If you have a genuine USB-C cable then by definition the cable must support at least 60W of power. This is plenty to charge a MacBook.
The temperature of the power adapter (or the cable itself) won't become a problem. The cable identifies itself to the charging device, so that the device "knows" whether the cable support 60W or an even higher wattage (such as 100W). Therefore there's no risk involved - the MacBook Pro won't try to draw 100W over a cable that only supports 60W.
Charging speeds could be affected depending on your actual MacBook Pro model. Some models come with a 61W charger (13" models), while others come with 87W chargers (15" models) or 96W chargers (16" models). If you've got a 60W cable and a 96W charger, charging will happen at a slower speed than if you had the ideal cable.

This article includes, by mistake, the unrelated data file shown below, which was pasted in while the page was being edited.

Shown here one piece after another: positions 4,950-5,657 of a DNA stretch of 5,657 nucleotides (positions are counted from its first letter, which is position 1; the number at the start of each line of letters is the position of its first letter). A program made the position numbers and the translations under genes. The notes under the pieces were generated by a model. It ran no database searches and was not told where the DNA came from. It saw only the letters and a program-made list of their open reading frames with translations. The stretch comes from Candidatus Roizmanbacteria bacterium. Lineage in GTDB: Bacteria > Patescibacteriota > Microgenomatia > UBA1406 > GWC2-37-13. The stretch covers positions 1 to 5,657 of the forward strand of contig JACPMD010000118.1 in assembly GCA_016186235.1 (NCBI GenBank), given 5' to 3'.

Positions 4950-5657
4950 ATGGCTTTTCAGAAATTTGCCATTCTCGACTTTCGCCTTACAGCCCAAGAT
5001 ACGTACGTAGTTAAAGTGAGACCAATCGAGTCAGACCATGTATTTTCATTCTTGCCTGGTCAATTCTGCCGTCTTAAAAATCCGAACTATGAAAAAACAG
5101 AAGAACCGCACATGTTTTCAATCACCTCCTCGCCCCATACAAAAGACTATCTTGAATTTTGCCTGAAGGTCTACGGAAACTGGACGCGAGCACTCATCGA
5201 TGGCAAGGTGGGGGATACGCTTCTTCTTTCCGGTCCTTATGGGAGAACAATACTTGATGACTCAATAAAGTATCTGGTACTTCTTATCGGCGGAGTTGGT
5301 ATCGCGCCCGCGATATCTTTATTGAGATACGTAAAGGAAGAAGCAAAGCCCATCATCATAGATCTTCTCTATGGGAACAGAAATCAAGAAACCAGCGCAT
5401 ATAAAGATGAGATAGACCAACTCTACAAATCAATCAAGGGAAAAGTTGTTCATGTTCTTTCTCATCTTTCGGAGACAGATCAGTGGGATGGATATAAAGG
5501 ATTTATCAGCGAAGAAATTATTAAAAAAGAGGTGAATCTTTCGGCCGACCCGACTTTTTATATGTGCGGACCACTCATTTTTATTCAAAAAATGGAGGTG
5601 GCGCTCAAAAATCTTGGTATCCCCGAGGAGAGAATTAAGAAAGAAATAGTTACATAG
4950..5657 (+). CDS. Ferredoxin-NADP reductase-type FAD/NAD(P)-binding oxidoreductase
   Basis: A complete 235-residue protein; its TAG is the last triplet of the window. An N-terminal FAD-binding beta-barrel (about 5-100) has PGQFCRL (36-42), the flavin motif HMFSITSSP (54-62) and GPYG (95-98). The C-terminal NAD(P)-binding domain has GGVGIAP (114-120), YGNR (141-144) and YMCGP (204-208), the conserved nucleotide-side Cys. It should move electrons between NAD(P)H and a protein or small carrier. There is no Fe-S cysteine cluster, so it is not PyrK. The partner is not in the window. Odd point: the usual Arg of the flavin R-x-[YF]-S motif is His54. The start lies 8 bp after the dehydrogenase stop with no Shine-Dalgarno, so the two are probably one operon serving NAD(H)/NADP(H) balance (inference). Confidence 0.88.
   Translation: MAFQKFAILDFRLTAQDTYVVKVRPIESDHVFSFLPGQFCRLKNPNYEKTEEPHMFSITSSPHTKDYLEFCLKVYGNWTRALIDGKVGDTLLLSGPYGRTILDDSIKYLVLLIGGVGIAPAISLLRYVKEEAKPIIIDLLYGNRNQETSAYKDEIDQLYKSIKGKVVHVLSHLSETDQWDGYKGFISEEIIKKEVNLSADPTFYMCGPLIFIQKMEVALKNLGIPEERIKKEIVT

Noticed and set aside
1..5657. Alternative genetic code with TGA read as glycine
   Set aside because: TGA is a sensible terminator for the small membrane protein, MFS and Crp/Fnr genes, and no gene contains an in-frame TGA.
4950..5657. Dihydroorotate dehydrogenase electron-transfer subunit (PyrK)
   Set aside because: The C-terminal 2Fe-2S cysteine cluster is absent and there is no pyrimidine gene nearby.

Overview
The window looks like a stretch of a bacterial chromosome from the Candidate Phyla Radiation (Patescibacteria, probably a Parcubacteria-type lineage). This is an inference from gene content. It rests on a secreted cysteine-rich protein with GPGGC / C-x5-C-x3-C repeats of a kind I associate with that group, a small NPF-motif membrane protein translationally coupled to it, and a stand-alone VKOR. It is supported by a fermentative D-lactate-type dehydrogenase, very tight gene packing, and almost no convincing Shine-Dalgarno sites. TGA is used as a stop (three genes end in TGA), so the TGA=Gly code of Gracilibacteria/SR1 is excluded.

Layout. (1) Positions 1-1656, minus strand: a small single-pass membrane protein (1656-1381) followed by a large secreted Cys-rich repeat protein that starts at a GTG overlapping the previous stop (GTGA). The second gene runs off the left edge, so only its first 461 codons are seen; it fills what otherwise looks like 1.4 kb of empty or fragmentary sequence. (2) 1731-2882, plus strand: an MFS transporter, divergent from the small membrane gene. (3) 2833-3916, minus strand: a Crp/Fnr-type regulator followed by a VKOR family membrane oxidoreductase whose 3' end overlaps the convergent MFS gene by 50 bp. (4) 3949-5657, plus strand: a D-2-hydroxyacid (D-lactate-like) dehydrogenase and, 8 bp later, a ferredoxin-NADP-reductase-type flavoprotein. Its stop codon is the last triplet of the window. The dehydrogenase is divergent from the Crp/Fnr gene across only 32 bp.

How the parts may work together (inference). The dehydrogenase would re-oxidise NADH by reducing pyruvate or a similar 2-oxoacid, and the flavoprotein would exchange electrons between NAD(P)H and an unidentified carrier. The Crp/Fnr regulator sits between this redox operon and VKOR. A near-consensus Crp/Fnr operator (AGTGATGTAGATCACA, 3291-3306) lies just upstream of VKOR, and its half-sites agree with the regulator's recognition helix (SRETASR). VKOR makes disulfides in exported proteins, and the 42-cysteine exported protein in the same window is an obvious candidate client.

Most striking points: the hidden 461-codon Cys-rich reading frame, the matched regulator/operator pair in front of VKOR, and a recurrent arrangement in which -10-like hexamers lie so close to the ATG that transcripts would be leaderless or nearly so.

If your cable was made by Apple, you can identify the type of cable by looking at the printed text on it. You'll see that it says "Designed by Apple in California [...]" and then it lists a serial number. If that serial number begins with C4M or FL4, the cable supports 61W, whereas if it begins with DLC, CTC, FTL or G0J, then the cable supports up to 100W.